How Creating a New OST File Can Resolve Synchronization Issues

While working with offline folder files or OST files, you occasionally face synchronization problems that can only be resolved by creating a new OST file. However, one has to be careful that no data is lost in the process or that one does not end up damaging the information in the Exchange Server mailbox. Our article looks at how to create a new OST file so as to resolve synchronization issues.

If you have been using the offline folder feature in Outlook, you would have found it to be a very valuable feature since it lets you work even if you are not connected to the Exchange server or if the network gets disconnected. By allowing you to work with an identical copy of the contents of the mailbox stored on the Exchange Server, you can work without the fear of any interruptions. Further, since Outlook allows you to regularly synchronize the data between these locations, you can be sure of always working with the most current copy of the mailbox. At times though there can be synchronization problems that leave you with only option – to convert old OST to PST data and then create a new OST file.

When you start facing synchronization problems and suspect that there are problems with either the local OST file or the mailbox located on the Exchange Server, you could take the following steps to understand if the offline folders have been synchronized correctly. Check the properties of any folder and under the Synchronization tab, note what the statistics for the folder are. Note down details like when the folder was last synchronized and in particular, how many items the server folder contains and how many items the offline folder contains. If the synchronization has been working properly, you will find the same number of items in both the server and the offline folder. If there is any discrepancy, you can be sure that there is some problem with the synchronization feature. Save your old OST data by converting OST to PST and then see if you can create a new OST file to solve this problem.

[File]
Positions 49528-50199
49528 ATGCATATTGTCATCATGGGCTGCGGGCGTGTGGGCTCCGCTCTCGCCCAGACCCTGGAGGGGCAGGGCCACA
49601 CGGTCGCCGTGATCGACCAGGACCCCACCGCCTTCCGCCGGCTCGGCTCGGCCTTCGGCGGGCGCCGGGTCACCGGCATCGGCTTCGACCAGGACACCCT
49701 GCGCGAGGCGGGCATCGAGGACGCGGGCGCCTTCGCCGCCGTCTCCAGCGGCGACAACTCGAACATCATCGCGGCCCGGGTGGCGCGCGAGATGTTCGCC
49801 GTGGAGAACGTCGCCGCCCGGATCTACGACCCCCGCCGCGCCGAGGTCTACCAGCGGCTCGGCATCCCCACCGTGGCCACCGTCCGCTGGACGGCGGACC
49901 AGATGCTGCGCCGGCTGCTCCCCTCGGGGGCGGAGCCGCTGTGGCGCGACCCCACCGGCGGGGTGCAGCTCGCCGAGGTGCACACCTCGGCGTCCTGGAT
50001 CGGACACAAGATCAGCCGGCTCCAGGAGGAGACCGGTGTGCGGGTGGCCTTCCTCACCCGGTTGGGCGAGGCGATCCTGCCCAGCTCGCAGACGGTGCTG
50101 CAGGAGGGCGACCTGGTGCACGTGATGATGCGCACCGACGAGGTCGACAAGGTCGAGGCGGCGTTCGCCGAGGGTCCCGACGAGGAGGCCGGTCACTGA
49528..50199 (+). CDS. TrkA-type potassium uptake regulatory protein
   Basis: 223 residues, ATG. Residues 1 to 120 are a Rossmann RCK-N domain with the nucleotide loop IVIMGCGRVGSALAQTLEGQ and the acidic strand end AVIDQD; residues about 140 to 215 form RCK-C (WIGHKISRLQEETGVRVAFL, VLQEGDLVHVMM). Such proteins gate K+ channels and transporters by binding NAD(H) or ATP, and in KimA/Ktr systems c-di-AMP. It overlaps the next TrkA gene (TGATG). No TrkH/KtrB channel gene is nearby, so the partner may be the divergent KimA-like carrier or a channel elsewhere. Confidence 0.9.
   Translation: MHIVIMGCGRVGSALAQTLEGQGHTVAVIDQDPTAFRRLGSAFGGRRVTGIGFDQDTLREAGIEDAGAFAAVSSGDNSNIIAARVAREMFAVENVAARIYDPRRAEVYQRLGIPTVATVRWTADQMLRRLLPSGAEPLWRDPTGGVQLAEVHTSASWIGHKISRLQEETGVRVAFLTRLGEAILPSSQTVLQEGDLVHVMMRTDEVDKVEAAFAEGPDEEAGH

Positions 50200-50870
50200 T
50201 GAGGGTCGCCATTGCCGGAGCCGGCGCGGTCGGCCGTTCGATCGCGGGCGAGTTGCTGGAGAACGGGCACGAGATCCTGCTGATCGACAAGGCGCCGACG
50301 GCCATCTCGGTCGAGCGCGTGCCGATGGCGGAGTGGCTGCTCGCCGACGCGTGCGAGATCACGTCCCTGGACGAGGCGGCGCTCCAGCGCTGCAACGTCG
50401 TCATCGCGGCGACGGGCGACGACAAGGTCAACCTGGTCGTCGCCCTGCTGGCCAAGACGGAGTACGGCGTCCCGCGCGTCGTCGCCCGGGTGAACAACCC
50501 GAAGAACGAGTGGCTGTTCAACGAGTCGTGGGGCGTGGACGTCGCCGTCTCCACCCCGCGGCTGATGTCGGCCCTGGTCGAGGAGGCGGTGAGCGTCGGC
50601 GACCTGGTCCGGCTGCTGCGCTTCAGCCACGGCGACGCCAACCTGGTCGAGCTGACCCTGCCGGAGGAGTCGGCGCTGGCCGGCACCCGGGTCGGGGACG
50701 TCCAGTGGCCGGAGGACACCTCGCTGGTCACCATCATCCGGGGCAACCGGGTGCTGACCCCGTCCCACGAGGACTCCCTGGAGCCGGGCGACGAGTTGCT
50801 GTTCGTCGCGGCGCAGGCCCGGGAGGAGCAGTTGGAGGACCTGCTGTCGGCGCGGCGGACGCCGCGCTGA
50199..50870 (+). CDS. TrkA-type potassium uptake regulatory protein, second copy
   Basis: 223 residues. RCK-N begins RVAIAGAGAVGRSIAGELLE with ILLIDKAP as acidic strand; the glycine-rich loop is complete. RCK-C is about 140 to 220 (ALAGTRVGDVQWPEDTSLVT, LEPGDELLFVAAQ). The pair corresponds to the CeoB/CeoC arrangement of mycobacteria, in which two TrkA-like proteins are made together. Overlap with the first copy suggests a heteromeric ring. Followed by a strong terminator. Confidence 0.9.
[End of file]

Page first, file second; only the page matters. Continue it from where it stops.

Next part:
At times, you may find that all folders other than the Inbox are getting synchronized or worse still, that the folders are not getting synchronized at all. This may have to do with a damaged OST file and to resolve this problem, you will have to create a new OST file. To do so, save the old OST file under another name. You can now click on the Send/Receive All button in Outlook to create a new OST file locally and start the synchronization process. Since the new OST file simply replicates the items stored in the Exchange Server mailbox, it does not damage any other information in the Server mailbox or in the old OST file.

So long as the old OST file is not damaged, you can still convert OST to PST data by copying the data into the personal folders file. You can then use Outlook to easily access this data. If the OST file is damaged, you may have to carry out a recovery process that will restore the data in the file else this information may be lost forever. One of the simplest ways of implementing this recovery process is by using tools specially developed for this purpose such as DataNumen Exchange Recovery from DataNumen. With the ability to carry out batch recovery as well, this tool will ensure that data loss from your damaged OST file is kept to a minimum.

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